Be Prepared for an Emergency
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It’s in the best interests of your family to be prepared for an emergency or natural disaster. Follow these tips to help you get started.
Be Prepared for an Emergency
No one plans to have a hurricane come through or for a wildfire to take their home. Unfortunately, it’s one of life’s bitter surprises. However, we are not lost at the whim of Mother Nature. There are things that we can do to be prepared for emergencies and natural disasters.
Want to get your family equipped just in case? Follow these tips to get started and be prepared:
1. Do some research.
Where I live, I don’t typically need to worry about blizzards and hurricanes, but earthquakes? Yes. And I didn’t know this until a few years ago, but our area is a risk zone for tsunami. That never occurred to me as a child. Other disasters we are encouraged to be prepared for include: flooding, terrorism, pandemic influenza, and fire.
Find out what the major risks are in your area and how you should prepare. Emergency preparedness can vary depending on where you live. Your local county or state government should have websites to assist you. San Diego and California both do, as does the Federal Government.
2. Pack 24-Hour Go Bags.
What if your family needs to leave your home in a hurry? Like a real hurry. Be prepared for an evacuation so you can focus on finding all the kids, not clothes that fit. Pack 24-hour go bags and store them somewhere easily accessible, so you can truly grab them and go.
- See our family’s 24-hour go bags and download a free printable identification card.
- Read Lauren’s tips on creating emergency bags for children and what age-appropriate items to include.
3. Stock up a 3-day supply of food, water, and other supplies.
Could you be stuck at your house for three days and be okay without going to the store? Could you have a disruption of services for up to 2-weeks? Chances are it won’t happen, but a little preparation could go a long way if it did.
It can be daunting to buy all this stuff at one time, particularly if your budget is already stretched. Consider adding one or two items to your grocery cart each week and store them separately from your regular food. Be sure to protect against varmints, but try not to eat what you’re planning to save for a true emergency. If you stick with this, eventually you’ll have built up the supply and be prepared adequately. Check out these inexpensive ways to prepare for an emergency.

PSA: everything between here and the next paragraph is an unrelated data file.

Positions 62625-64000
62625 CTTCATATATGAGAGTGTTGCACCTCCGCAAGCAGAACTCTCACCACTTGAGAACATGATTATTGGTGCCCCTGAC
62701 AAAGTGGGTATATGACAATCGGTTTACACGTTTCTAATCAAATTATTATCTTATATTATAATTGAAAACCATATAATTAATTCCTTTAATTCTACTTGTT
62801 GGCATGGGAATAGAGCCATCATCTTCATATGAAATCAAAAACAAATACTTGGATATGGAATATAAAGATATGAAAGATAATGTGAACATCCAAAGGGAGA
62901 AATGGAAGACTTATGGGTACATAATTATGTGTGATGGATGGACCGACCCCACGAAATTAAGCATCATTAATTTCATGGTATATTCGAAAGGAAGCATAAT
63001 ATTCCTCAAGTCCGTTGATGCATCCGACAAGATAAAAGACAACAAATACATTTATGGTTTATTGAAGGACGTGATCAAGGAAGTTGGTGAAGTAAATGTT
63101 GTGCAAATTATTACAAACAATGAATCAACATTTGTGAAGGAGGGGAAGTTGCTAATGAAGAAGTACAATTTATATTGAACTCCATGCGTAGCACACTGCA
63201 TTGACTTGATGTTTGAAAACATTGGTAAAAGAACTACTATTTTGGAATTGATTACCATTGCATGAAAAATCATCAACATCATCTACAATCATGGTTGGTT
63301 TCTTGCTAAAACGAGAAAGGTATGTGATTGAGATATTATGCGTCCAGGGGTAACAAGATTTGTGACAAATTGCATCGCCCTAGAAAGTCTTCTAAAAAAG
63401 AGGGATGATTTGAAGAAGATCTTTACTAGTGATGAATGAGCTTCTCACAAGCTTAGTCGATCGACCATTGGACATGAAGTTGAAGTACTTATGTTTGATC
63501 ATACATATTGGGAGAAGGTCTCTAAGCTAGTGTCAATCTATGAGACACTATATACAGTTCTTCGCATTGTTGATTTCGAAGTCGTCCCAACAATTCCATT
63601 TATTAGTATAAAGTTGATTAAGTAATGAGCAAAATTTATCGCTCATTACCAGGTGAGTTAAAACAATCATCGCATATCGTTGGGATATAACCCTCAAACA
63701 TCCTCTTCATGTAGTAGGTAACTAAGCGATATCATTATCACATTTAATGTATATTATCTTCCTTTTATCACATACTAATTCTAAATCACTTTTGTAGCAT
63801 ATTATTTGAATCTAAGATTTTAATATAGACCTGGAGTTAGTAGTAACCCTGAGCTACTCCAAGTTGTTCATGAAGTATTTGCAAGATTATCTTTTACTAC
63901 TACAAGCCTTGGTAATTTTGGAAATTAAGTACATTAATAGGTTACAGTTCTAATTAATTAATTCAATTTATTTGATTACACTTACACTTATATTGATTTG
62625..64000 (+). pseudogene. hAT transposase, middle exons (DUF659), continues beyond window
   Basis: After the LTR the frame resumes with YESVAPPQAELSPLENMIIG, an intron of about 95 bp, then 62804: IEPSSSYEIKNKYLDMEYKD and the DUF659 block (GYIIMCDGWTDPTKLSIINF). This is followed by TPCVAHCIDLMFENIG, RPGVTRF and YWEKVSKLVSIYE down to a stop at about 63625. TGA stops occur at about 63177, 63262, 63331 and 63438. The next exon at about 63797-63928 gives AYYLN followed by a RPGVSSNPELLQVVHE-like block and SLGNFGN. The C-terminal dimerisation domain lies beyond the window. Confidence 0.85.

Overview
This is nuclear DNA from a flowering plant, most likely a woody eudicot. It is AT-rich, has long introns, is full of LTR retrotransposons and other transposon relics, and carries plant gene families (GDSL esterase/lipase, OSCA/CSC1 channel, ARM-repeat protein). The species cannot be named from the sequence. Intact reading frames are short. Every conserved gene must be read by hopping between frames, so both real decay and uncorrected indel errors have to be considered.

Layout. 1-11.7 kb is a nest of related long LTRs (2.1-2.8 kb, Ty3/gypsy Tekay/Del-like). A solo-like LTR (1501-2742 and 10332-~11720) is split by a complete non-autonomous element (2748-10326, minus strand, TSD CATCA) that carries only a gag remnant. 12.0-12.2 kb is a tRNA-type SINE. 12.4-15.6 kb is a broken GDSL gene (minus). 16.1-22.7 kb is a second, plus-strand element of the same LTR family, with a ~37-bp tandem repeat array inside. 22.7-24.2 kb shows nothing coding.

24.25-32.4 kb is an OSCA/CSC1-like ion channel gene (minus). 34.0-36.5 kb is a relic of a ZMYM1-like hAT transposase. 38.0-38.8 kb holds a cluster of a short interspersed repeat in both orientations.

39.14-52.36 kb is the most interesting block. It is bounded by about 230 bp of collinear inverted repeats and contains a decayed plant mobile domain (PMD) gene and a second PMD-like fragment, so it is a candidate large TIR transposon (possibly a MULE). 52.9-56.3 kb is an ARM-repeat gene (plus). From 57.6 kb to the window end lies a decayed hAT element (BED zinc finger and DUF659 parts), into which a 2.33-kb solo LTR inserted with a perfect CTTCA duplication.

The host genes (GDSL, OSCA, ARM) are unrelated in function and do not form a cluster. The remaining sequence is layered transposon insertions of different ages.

Take note of expiration dates so that you can rotate your supply before it goes bad.
Of special note: if you or a family member takes medication or needs epi-pens, etc in case of an allergic reaction, talk to your doctor about the best way to secure and store these items so that you can be prepared in case of emergency.
4. Secure your important documents.
Now is a great time to back up your hard-drive and find offsite online storage for important documents. Read Linsey’s tips for preparing your digital files from an emergency.
If you haven’t already, take an inventory of your valuable possessions. Download this worksheet to get you started. This will help you be prepared if you have to report a loss to an insurance company. If you rent and don’t have renter’s insurance, consider getting some. A yearly policy is not super expensive.
5. Discuss your emergency plan with your family.
It’s great if you build stockpile of stuff, but to really be prepared, your family needs to know what to do. Discuss the possibilities and develop a plan as a family. Find out what you need to do if a disaster strikes while your kids are at school. We don’t need to freak the kids out, but equip them.
May an emergency never strike, but if it does, wouldn’t you rather be prepared?
What steps have YOU taken to be prepared for an emergency?
Be sure to read the whole series: Organization for Normal People.